Heinävesi, Southern Savonia, Finland, November 30, 2023
By decision of its Local Council and Bishops’ Council, the Finnish Orthodox Church (an autonomous Church within the Patriarchate of Constantinople) will continue to celebrate Pascha according to the Gregorian Paschalion.
The Finnish Church is the only Orthodox Church in the world to date Pascha according to the Gregorian Paschalion—a practice that dates to 1923. The rest of the Orthodox world, whether using the Julian or Gregorian calendar for fixed dates, continues to date Pascha (and therefore Great Lent, Ascension, and Pentecost) according to the Julian Paschalion.
The Local Council, consisting of hierarchical, clerical, and lay representatives opened at New Valaam Monastery in Heinävesi, Southern Savonia, on Monday and concludes today. During the sixth plenary session, the delegates considered and rejected an initiative to begin celebrating Pascha with the rest of the Orthodox world with a vote of 31-4 (1 abstention), reports the Finnish Orthodox Church.
The hierarchs also gathered in a Bishops’ Council on November 28, during which they approved a statement on the timing of Pascha:
Issue 23. Church Council Initiative for a Common Orthodox Pascha
The Orthodox Church of Finland follows the determination of the date of Pascha according to the guidelines of the Council of Nicaea in 325, but also follows the recommendation of Ecumenical Patriarch Meletios IV to adhere to astronomically accurate calculations. According to the definition of the Council of Nicaea in 325, Pascha is celebrated on the first Sunday after the full moon following the vernal equinox, but always after the Jewish Passover. The date of the vernal equinox was then defined as March 21.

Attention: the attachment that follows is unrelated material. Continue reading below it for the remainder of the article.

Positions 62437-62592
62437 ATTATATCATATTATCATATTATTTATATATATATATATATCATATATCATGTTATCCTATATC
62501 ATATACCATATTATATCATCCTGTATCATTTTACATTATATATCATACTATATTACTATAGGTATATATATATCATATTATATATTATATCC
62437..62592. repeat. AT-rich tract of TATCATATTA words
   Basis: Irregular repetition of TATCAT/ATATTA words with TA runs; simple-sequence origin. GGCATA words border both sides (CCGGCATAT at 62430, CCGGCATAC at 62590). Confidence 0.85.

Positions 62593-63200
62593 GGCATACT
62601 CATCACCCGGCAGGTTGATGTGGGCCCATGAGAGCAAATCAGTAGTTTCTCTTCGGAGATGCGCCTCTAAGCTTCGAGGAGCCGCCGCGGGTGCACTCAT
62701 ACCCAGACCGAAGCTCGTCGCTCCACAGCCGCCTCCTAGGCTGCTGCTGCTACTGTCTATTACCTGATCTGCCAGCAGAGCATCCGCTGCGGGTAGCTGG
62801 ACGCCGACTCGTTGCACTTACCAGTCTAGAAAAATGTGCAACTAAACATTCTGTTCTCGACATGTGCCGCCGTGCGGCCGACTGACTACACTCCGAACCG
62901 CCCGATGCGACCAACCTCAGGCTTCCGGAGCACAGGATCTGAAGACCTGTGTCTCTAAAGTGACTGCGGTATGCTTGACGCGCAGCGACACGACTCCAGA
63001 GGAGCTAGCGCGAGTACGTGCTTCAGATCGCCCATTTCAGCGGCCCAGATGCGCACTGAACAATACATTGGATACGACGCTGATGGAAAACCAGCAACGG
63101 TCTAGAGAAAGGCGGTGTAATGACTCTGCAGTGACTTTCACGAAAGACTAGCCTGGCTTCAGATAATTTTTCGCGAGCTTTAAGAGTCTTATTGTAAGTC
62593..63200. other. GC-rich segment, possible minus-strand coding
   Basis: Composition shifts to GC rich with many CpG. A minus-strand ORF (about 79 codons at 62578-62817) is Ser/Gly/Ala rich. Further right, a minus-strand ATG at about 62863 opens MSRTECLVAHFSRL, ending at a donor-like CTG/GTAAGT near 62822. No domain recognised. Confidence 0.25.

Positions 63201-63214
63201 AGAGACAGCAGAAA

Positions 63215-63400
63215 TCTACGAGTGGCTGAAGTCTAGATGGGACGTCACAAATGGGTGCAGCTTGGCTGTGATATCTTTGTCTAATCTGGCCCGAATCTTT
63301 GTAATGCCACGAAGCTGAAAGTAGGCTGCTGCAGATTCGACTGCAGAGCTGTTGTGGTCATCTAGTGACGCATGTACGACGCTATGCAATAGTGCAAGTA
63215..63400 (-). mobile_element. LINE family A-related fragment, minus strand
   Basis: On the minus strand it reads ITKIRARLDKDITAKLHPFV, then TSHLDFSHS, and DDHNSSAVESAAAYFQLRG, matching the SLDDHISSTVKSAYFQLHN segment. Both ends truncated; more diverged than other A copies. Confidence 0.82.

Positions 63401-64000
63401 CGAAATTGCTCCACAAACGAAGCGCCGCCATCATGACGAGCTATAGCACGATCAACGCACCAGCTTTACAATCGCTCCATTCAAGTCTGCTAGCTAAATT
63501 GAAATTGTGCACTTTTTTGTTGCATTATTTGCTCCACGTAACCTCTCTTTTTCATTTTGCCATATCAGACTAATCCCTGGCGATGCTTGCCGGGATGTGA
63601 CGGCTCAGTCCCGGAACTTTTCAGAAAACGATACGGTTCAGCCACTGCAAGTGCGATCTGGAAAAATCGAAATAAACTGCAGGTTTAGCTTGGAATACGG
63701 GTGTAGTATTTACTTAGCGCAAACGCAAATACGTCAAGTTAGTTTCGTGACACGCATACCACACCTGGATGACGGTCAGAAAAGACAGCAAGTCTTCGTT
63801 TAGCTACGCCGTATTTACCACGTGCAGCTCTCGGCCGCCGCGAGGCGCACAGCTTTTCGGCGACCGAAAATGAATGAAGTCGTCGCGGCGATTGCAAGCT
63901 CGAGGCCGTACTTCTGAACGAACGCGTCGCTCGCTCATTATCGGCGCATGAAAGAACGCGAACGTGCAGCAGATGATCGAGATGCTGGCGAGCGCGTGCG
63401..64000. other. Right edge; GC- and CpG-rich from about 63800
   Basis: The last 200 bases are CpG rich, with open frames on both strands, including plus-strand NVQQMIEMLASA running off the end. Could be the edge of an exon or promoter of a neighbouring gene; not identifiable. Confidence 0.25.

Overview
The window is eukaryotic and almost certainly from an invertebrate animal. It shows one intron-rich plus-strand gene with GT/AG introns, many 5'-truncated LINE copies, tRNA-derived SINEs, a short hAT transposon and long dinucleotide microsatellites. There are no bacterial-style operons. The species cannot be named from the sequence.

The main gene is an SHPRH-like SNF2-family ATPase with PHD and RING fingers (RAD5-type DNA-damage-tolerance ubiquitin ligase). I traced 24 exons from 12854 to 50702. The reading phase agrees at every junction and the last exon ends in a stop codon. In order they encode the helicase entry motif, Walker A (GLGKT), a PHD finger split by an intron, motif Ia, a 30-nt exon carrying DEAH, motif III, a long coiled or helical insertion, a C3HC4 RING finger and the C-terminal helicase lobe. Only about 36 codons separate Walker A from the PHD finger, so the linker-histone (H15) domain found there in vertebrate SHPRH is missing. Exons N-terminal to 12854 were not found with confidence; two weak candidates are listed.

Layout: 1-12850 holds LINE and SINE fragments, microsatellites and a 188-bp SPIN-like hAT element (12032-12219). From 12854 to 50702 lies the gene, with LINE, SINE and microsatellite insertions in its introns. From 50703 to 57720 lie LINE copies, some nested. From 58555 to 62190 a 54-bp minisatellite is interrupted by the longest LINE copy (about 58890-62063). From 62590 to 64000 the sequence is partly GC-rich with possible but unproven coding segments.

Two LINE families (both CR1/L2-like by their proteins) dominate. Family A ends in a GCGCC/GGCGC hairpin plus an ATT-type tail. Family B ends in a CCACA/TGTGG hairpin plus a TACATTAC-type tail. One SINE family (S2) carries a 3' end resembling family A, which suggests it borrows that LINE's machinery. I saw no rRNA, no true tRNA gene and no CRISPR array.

No canon related to the date of Pascha has survived from the First Ecumenical Council; the surviving canons relate to disciplinary matters, such as that Pascha should not be celebrated on the same day as the Jewish Passover. The only canon related to the order of worship prohibits kneeling on Sundays and during Pentecost.
Ecumenical Patriarch Meletios IV stated in the official journal of the Patriarchate of Constantinople, Ekklesiastike Aletheia, on June 9, 1923, as follows: The elimination of the difference between religious and civil calendars is absolutely necessary, and there is practically no canonical obstacle against correcting the Church calendar according to astronomical results. According to Meletios, the determination of the Pachal full moon would be based on astronomical calculations, always taking into account scientific advancements.
The so-called Meletios calendar, as described above, was approved for use in our local Church at the extraordinary Church council of 1923 and was also confirmed by the government on August 31, 1923 (Ministry of Education memorandum 1923 Aug. 31 No. 1164). The Church Council also decided on doctrinal matters in the absence of the Bishops’ Council.
The Bishops’ Council only began its activities in 1953. The matter of celebrating Pascha belongs to our Bishops’ Council, due to the nature of its content, as it primarily concerns the application of the decision of the Council of Nicaea to the conditions of the local Church in Finland. The Bishops’ Council unanimously states that, considering the unity of our local Church and taking into account the established tradition, the Orthodox Church of Finland will continue to use the Gregorian calendar.
See the article, “The Date of Orthodox Easter in Finland and Estonia” at Orthodox Christianity Then and Now for more information on why the Finnish Church uses the Gregorian Paschalion (note that the Estonian Church under Constantinople has returned to the Julian Paschalion since the publication of this article).